A flat-file DB is a text file data storage method that can be used on any server, as it does not require a true database. Flat file CMS apps are fairly rare, and probably comprise around 1% of CMS livesites. Their advantage is simply that they need no database; and they will also probably be compact and straightforward compared to others. Inevitably, they will be very much more restricted, and perhaps best suited to the most basic use only: they will allow online content edits; will suit small websites (certainly with less than 5,000 pages, and we would suggest a limit of a few hundred); and there are unlikely to be many plugins, which in many ways are the raison d'etre of a CMS.

A client-side, as opposed to server-side, application is one that resides on a local machine, i.e. the owner's PC. The pages are generated there and uploaded to the server. This is the least CMS-like option of all.

Other CMS types

There are many types of CMS as regards codebase and major function/s.

Coldfusion CMS
We have only researched one example of this type, which can be distinguished by the .cfm file extension in places. It was of notably poor quality in every department. The developers have never heard of web standards, which should come as no surprise as this type of CMS is about as much use in the modern world as the FrontPage web editor, RIP.

Java CMS
This codebase is popular in the major corporate CMS world. It is used because it provides a rock solid core which is almost infinitely customisable. The downside is that costs are stratospheric. However, despite the market area and the high costs, there are a range of quality levels here; and as always, quality tests should be applied as the first consideration.

Since Java CMS are one of the most expensive to change, there are many that still run on outdated old engines that pay no respect to modern standards. A new Java CMS needs to use a tableless code layout, pass accessibility testing to level A, use a page file extension of .html (preferably - though this is less important), and validate 100% for xHTML and CSS - to the Strict Doctype of course - otherwise costs at some stage in the future will be astronomical. And legal compliance needs to be a factor here since only substantial enterprises can afford Java CMS.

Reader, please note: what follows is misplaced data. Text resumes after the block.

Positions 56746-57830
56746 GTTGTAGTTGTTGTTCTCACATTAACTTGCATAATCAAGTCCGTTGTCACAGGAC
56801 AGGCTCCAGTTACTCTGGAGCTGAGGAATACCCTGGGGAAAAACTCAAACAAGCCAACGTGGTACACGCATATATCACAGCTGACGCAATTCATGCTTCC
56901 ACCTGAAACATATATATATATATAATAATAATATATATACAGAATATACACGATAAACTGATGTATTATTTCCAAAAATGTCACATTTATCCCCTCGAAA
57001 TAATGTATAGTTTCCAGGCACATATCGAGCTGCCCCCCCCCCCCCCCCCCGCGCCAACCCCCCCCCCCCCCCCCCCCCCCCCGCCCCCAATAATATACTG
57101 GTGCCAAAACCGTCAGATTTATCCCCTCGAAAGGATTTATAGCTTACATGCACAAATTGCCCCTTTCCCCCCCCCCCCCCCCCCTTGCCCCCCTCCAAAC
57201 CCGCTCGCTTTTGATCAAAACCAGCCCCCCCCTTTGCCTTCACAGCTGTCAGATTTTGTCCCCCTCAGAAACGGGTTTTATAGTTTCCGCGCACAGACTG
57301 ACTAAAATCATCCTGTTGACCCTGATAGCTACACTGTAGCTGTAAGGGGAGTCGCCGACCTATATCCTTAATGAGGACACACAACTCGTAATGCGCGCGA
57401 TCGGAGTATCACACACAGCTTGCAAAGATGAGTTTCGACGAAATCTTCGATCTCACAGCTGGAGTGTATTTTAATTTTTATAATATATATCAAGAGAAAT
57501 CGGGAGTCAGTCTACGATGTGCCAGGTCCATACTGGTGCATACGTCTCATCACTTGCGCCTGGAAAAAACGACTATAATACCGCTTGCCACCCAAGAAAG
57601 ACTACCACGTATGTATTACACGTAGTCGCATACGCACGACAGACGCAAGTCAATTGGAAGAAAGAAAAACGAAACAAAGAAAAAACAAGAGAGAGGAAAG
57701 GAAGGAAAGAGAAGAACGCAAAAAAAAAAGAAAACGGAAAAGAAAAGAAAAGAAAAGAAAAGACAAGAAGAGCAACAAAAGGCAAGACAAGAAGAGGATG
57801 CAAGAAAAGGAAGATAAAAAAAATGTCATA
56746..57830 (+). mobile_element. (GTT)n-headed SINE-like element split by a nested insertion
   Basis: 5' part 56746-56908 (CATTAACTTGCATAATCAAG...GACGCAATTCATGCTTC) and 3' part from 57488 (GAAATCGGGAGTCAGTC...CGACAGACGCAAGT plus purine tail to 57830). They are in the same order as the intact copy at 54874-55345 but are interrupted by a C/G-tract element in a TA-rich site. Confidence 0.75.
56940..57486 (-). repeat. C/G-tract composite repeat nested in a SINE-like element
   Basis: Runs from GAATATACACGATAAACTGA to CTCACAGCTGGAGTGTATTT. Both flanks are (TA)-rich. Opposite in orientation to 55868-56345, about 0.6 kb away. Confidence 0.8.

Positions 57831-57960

Testing your proposed CMS

When you have decided on two or three CMS apps to check out further, the next stage is to look at some livesite examples. See what some portfolio sites look like, how the site architecture is arranged, what the navigation menus look like and if they are CSS as against undesirable scripted menus, if they conform to web standards - how the code validates and what their accessibility score is, how the templates figure, if the URLs are sensible, and so on. You can read more about these features on the next page. There are several that you cannot check on as a visitor, such as the ACL levels, but there is still plenty that can easily be checked out.

However, in this process there are two vital factors that need confirmation before anything else. If the chosen CMS fails on these, you would need to find better examples or perhaps it would be wise not to go any further.

Step 1: Go the the validator at the W3C and validate some pages of their portfolio sites. Pages should ideally pass as green, to a Strict doctype. Five or less errors is perhaps an acceptable number, as they may have been introduced by the site owner adding content incorrectly. A small number of fail points like this can also be caused by faulty templates rather than errors in the core application.

Step 2: Page addresses (URLs) should be short, easily typed, clearly relevant to the site's business, and without any symbols in them (&,?, =, etc.).

If a site fails on these points it could be due to several factors - perhaps it's a new site that hasn't been fully sorted out yet; or perhaps the implementers were not aware of quality standards. But you will need to find at least one site of the proposed type that demonstrates a reasonable level of quality.

It is true that it can be hard to get production pages to validate 100%, so you can have an allowance of 4 or 5 minor errors, perhaps caused by the owner due to lack of training. Some code errors may not be important to correct interpretation - xml to html misreads, perhaps, or charset problems - and can be cleaned up at leisure, as neither visitor's browsers nor searchbots will be misdirected by them. A page needs few code errors otherwise it cannot qualify as acceptable. We have seen commercial dynamic apps with over 300 code errors on the page, and that's not funny. That isn't code, it's complete rubbish - and someone paid for it.